Edited book
Cunliffe, P. and Michael Kenkel, K. eds. (2016). Brazil As a Rising Power: Intervention Norms and the Contestation of Global Order. [Online]. Routledge. Available at: https://www.routledge.com/Brazil-as-a-Rising-Power-Intervention-Norms-and-the-Contestation-of-Global/Kenkel-Cunliffe/p/book/9781138946781.
Cunliffe, P. ed. (2012). Critical Perspectives on the Responsibility to Protect: Interrogating Theory and Practice. London: Routledge.
Cunliffe, P. ed. (2007). Politics Without Sovereignty: A Critique of Contemporary International Relations. London: UCL Press.
Research report (external)
Cunliffe, P. and Wanasinghe–PasqualM. (2017). Peacekeeping Contributor Profile: Sri Lanka. [Online]. Providing for Peacekeeping. Available at: http://www.providingforpeacekeeping.org/2017/09/18/peacekeeping-contributor-profile-sri-lanka-2/.
Cunliffe, P. (2015). Peaceland: Conflict Resolution and the Everyday Politics of International Intervention. By Autesserre Séverine. Perspectives on Politics [Online] 13:241-242. Available at: http://dx.doi.org/10.1017/S1537592714003855.
Cunliffe, P. (2014). The New Liberal Praetorianism. H-Diplo [Online]:280. Available at: https://networks.h-net.org/node/28443/reviews/39046/cunliffe-sotomayor-myth-democratic-peacekeeper-civil-military-relations.
Cunliffe, P. (2012). Third World Revolutions Left to Smoulder Ali, T., Zizek, S. and Bello, W. eds. Journal of Intervention and Statebuilding [Online] 6:107-120. Available at: http://dx.doi.org/10.1080/17502977.2012.655571.
Cunliffe, P. (2011). Red Planets Bould, M. and MiévilleC. eds. Marx and Philosophy Review of Books [Online]:0-0. Available at: http://marxandphilosophy.org.uk/reviewofbooks/reviews/2012/443.
Cunliffe, P. (2010). Book reivew: The Causes of War. Acta Politica [Online] 45:493-496. Available at: http://dx.doi.org/10.1057/ap.2010.20.
Cunliffe, P. (2008). Review essay of N. MacQueen's Peacekeeping and the International System, A.J. Bellamy et al.'s Understanding Peacekeeping, E. Aksu's The United Nations, intra-state peacekeeping and normative change, and M.W. Doyle and N. Sambanis' Making War and Building Peace. Journal of Intervention and Statebuilding [Online] 2:102-106. Available at: http://dx.doi.org/10.1080/17502970701810914.
Cunliffe, P. (2006). 'Unilateralism "Lite"'. Review essay of A. Lang's (ed.) Just Intervention, F. Weissman's (ed.) In the Shadow of Just Wars and J. Welsh's (ed.) Humanitarian Intervention and International Relations. International Peacekeeping [Online] 13:278-286. Available at: http://www.tandfonline.com.chain.kent.ac.uk/toc/finp20/13/2#.
Cunliffe, P. (2005). Review essay of T.G. Weiss et al.'s 'The United Nations and Changing World Politics' and S. Chesterman's 'You, the People'. Millennium: Journal of International Studies [Online] 34:276-279. Available at: http://mil.sagepub.com/content/34/1.toc.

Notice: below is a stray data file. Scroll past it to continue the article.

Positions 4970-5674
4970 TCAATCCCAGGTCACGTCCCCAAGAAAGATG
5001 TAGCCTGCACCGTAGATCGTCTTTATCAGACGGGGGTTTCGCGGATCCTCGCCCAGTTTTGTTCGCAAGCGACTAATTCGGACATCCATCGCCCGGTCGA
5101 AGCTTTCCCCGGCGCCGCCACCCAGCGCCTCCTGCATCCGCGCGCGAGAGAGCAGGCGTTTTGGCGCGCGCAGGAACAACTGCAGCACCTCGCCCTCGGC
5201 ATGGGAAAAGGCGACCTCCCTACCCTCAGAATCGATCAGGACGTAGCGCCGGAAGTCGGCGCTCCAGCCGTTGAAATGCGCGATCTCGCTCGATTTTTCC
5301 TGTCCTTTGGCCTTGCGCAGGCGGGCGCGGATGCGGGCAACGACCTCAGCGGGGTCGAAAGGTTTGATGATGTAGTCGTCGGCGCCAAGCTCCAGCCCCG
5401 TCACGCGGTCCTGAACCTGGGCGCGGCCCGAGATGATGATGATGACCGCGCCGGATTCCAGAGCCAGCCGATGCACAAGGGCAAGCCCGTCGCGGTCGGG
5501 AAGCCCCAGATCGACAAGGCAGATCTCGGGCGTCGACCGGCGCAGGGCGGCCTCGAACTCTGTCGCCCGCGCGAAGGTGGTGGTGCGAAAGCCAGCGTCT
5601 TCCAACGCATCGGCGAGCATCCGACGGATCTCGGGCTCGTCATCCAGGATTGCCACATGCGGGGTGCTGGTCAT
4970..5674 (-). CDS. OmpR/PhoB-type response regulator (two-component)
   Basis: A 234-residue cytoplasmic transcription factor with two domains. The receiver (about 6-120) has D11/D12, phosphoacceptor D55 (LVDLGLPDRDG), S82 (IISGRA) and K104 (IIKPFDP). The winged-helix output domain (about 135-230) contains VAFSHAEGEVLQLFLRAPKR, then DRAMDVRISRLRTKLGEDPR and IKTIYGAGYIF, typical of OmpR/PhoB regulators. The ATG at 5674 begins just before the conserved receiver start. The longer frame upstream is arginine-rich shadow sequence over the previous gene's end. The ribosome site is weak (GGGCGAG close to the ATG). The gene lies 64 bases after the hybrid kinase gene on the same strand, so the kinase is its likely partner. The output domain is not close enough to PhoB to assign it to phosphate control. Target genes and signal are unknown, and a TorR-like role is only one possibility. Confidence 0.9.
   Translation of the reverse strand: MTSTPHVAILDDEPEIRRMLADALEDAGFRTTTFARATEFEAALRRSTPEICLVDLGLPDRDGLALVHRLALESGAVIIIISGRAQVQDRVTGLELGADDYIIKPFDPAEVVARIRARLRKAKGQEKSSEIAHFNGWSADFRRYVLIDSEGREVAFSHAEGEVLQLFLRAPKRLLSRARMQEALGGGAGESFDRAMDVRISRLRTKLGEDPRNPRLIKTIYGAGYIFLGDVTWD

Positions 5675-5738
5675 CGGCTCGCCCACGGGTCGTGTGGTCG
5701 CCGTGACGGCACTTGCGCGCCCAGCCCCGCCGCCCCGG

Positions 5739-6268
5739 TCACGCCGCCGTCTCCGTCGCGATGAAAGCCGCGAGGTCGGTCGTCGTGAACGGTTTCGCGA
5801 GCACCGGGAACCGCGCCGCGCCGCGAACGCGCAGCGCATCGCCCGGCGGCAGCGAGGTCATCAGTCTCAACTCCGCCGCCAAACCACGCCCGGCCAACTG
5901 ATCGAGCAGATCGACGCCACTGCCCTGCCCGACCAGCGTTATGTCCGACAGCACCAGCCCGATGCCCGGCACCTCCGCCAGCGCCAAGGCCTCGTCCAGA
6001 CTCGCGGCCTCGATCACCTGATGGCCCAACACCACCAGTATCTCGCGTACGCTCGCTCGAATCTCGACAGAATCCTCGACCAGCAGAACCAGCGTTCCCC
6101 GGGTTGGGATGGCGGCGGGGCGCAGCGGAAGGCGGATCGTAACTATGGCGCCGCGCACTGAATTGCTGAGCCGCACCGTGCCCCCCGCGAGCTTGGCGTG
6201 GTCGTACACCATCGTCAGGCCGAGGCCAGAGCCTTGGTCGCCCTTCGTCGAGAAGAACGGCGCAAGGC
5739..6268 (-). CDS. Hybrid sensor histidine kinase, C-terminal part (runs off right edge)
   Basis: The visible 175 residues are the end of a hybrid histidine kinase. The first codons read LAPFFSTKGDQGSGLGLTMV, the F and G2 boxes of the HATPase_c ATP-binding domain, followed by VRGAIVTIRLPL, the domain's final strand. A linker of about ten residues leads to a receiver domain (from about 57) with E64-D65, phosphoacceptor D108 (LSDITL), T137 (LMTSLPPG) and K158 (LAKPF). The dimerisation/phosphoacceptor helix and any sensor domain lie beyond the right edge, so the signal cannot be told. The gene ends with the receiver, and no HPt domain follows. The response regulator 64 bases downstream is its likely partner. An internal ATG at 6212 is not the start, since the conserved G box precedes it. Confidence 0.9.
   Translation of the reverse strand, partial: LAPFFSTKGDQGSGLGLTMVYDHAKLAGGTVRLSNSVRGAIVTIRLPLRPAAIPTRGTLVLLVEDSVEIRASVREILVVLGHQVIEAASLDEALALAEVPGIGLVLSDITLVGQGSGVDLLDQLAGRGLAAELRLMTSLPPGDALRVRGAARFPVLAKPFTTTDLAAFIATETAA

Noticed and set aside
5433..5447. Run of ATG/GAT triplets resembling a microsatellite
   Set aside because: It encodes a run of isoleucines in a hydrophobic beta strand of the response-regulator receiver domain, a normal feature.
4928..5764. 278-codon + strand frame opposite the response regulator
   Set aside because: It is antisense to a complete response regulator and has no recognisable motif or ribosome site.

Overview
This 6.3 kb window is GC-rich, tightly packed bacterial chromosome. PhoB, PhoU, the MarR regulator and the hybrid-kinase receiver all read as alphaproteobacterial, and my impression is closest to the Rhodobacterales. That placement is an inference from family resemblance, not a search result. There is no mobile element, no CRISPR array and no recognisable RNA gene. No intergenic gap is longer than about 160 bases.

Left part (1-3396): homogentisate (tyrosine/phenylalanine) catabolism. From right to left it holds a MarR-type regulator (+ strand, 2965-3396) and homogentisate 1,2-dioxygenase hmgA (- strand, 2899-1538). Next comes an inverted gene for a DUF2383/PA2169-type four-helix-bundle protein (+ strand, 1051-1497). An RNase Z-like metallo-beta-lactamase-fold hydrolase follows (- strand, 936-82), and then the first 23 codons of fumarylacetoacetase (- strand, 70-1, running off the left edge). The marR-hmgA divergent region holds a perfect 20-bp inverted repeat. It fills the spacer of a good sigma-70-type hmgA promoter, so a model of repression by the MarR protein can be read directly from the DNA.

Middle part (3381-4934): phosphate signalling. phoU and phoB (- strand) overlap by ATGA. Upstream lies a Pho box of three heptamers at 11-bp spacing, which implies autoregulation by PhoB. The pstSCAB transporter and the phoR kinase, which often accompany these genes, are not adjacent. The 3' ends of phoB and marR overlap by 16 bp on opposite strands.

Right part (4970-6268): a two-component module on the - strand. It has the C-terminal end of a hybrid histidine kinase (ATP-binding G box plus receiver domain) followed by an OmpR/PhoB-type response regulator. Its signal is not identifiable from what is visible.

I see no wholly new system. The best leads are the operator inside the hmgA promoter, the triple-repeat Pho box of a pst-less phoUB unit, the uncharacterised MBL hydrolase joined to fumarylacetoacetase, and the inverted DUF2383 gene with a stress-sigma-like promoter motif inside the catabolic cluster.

Total publications in KAR: 29 [See all in KAR]
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Research Interests

Philip's current research involves three streams: one stream examines the changing dynamics of humanitarian intervention since the end of the Cold War through to today's debates over intervening in the Syrian civil war. This research will be published as a monograph by Bloomsbury in 2016. The second stream, entitled 'The Globalisation of Military Wilsonianism' examines the links between developing countries' role in post-Cold War peacekeeping and traditions of liberal militarism, intervention, imperial internationalism and military rule. He is working on several papers and collaborative projects connected with this project. These papers variously analyse the behaviour of peacekeeping states and attempts to theorise contribution to peacekeeping missions. Philip's third stream of research involves him convening the annual thematic focus project for the Conflict Analysis Research Centre over the 2014/15 academic year. This collaborative project is entitled 'Theory and Method for a World with Less Violence'. Philip is also working on two side projects, one examining the relevance of the inter-war history of the Comintern for post-war international politics and theories of international organisation, and a collaborative project examining the relevance of Marxist theories of 'primitive accumulation' for understanding the dynamics of contemporary violence.

Beyond these specific projects, Philip is broadly interested in IR theory, critical theory, theories of sovereignty, debates concerning the decline in political violence and theories of social development.

Research Supervision

Philip currently supervises:

Stavroula Soukara
Hegel and the Politics of Love

Philip is interested in supervising students in the broad areas of peacekeeping, IR theory, humanitarian intervention and theories of imperialism and sovereignty. He is particularly interested in supervising projects concerning the following broad areas: critiques of claims regarding the decline in war / political violence, critiques of democratic peace theory, ethnographic research into peacekeeping operations in the field, research into developing countries' involvement in UN peacekeeping, the feedback effects of peacekeeping on peacekeeper-contributing states, and research into the Comintern from an IR perspective. 

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Last Updated: 09/11/2017